It is correct, which fact is conceded by the applicant, that the existing legislation does not permit for the delegation of powers vested in the Commission to anyone else. What is however surprising is that, despite the finding by the Supreme Court in 2005 that the remarks by the Chairman of the Commission prior to the application having been heard could have created an apprehension in the minds of reasonable people that justice would not be done, no effort was made on the part of the Minister to put in place a legal structure or framework that would permit the application to be heard and determined by an impartial body. Instead of this being done, the Minister permitted a situation to prevail where those same members that had been found to be likely to be biased against the applicant, received and considered yet another application for the registration of the applicant in terms of AIPPA. The Supreme Court found that the perceived bias on the part of its chairman vitiated the proceedings by the Commission when it had considered the application from the first. For the Minister to suggest, in his opposing affidavit, that he retained confidence in the members of the first respondent and found no reason to displace them in the light of the finding by the Supreme Court would be indicative of a disinclination on his part to allow the applicant to exercise its right to apply for registration in terms of the Act. Those findings touched in a fundamental way on the manner in which the Commission had conducted business in relation to the application by the applicant. The Commission had been found to be devoid of impartiality in regard to the registration of the applicant.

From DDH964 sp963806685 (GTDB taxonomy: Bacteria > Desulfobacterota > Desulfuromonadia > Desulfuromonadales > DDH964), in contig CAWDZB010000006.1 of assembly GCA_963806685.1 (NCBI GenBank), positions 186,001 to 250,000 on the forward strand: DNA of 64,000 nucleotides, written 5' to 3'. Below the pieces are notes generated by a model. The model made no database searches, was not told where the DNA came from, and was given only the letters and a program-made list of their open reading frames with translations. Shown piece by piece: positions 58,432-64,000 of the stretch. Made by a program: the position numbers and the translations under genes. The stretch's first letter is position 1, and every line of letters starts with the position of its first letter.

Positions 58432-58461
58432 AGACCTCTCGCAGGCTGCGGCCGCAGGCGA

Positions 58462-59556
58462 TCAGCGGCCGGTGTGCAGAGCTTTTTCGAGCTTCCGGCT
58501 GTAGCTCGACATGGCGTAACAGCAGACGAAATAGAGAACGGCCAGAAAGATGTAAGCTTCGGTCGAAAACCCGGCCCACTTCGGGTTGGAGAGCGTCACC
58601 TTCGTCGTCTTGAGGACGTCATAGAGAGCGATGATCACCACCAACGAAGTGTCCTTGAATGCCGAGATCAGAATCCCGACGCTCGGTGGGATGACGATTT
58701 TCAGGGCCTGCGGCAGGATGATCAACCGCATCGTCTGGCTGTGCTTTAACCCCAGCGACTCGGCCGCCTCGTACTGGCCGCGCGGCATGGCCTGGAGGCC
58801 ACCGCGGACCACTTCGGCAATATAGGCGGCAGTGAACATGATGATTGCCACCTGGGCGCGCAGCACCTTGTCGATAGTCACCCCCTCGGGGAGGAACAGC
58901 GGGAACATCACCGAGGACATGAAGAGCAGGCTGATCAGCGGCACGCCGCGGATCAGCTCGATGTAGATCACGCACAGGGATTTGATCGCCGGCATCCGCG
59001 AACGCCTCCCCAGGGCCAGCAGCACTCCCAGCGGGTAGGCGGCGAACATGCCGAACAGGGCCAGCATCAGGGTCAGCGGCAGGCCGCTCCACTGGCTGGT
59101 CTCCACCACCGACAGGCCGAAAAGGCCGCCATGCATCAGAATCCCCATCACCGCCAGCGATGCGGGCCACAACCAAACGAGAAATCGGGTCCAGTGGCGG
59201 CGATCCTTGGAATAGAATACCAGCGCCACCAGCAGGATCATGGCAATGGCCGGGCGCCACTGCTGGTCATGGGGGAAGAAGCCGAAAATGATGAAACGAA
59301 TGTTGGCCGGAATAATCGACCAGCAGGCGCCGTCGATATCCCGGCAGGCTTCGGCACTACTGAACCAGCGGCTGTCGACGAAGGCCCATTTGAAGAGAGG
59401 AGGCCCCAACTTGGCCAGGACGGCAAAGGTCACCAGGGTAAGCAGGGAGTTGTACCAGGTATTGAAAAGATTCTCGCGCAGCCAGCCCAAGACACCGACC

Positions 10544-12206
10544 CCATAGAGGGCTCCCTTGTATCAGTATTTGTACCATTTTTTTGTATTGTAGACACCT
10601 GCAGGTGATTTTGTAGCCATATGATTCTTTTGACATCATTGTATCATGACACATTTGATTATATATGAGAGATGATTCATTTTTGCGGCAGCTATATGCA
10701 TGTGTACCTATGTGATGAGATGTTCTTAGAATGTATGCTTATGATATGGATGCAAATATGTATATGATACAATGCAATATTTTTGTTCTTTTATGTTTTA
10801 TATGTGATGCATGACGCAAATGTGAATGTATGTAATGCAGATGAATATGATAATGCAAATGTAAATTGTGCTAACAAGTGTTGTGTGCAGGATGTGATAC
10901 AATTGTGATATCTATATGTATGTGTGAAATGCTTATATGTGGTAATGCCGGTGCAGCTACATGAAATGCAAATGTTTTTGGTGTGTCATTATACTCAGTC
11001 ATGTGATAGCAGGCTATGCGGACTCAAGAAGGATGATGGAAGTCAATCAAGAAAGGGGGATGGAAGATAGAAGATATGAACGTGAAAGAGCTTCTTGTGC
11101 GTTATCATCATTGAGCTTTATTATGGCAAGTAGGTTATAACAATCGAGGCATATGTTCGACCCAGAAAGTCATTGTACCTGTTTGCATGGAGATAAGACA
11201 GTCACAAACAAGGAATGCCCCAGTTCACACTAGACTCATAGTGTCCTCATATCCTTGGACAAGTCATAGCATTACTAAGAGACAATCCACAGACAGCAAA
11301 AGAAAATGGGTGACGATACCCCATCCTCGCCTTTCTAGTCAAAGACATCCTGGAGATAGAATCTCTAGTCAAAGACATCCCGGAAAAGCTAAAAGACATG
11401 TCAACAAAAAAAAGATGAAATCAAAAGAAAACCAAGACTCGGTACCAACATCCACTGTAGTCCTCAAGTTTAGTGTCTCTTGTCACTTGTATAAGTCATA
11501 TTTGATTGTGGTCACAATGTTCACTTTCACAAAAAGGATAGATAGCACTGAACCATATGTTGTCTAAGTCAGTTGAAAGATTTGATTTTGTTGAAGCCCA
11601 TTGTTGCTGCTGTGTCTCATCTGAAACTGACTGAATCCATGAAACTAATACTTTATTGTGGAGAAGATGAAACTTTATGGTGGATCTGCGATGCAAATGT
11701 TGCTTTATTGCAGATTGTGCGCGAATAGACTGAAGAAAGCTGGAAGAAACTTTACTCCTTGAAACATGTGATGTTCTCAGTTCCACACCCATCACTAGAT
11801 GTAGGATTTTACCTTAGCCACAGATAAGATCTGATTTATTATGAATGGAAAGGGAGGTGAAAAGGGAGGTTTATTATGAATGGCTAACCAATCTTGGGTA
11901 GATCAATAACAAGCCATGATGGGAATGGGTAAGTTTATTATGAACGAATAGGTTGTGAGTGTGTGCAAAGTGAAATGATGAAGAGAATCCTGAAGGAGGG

It is immaterial in this instance whether or not the Minister was a party to the  proceedings in the Supreme Court matter relating to the first application for registration, as whatever the outcome of that case would have been, it would have been brought to his attention what the findings by the Supreme Court would have been. It is to be noted however, that in view of the fact that the challenge by the applicant on constitutional basis on the Act also cited the Minister as a respondent, it therefore stands to reason that the judgment would have been availed to him as he was an interested party. He could not have failed to realize that the Commission’s chairman having been found wanting by the Supreme Court had been effectively disabled from determining any further applications involving the applicant. It therefore behooved him, bearing in mind the time limitations set in the Act, which Act he administers, to put in place measures for the speedy determination of the application for registration by the applicant which obviously was not going away. This he failed to do. Even if it did not occur to the Minister at that early stage when the Commission still sat as it was and considered the application resulting in the review proceedings before MAKARAU J as she then was, it must have then occurred to the Minister once those proceedings were taken on review before this court, to then put his house in order to accommodate the findings by the Supreme Court. An amendment to the Act to appoint ad hoc members of the Commission to deal with the issue of the applicant could have been resorted to.  After the decision of MAKARAU JP it was confirmed that the Commission could not be clothed with any measure of acceptability on the issue. In fact the learned judge having made a finding that the Commission in its entirety was disabled from dealing with the application, ordered that the application be considered de novo. It was not done nor were there measures put in place to deal with it. It must have occurred to all the parties concerned at that stage that the Commission could not by any stretch of the imagination be considered as being able to consider the application which was not going to be abandoned any time soon by the applicant and therefore measures had to be put in place for a structure that could do so in terms of the Act.